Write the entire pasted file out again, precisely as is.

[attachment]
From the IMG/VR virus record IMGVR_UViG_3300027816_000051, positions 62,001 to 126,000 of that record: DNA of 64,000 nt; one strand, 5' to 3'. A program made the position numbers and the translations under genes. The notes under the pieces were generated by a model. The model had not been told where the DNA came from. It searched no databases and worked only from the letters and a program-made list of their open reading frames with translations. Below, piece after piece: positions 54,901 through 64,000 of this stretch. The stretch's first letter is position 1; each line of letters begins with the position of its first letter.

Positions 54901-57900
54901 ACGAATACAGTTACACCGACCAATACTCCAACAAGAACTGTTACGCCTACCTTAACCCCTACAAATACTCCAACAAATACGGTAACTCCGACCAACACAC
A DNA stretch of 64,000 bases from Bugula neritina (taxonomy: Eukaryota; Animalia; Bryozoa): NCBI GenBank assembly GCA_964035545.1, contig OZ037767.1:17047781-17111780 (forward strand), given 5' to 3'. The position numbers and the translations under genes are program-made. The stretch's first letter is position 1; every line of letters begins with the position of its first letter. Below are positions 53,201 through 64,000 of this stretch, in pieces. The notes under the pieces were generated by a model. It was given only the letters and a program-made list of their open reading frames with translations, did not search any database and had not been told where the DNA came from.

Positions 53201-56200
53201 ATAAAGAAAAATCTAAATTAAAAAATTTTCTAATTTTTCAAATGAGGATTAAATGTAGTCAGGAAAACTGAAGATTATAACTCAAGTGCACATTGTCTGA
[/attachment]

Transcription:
From the IMG/VR virus record IMGVR_UViG_3300027816_000051, positions 62,001 to 126,000 of that record: DNA of 64,000 nt; one strand, 5' to 3'. A program made the position numbers and the translations under genes. The notes under the pieces were generated by a model. The model had not been told where the DNA came from. It searched no databases and worked only from the letters and a program-made list of their open reading frames with translations. Below, piece after piece: positions 54,901 through 64,000 of this stretch. The stretch's first letter is position 1; each line of letters begins with the position of its first letter.

Positions 54901-57900
54901 ACGAATACAGTTACACCGACCAATACTCCAACAAGAACTGTTACGCCTACCTTAACCCCTACAAATACTCCAACAAATACGGTAACTCCGACCAACACAC
A DNA stretch of 64,000 bases from Bugula neritina (taxonomy: Eukaryota; Animalia; Bryozoa): NCBI GenBank assembly GCA_964035545.1, contig OZ037767.1:17047781-17111780 (forward strand), given 5' to 3'. The position numbers and the translations under genes are program-made. The stretch's first letter is position 1; every line of letters begins with the position of its first letter. Below are positions 53,201 through 64,000 of this stretch, in pieces. The notes under the pieces were generated by a model. It was given only the letters and a program-made list of their open reading frames with translations, did not search any database and had not been told where the DNA came from.

Positions 53201-56200
53201 ATAAAGAAAAATCTAAATTAAAAAATTTTCTAATTTTTCAAATGAGGATTAAATGTAGTCAGGAAAACTGAAGATTATAACTCAAGTGCACATTGTCTGA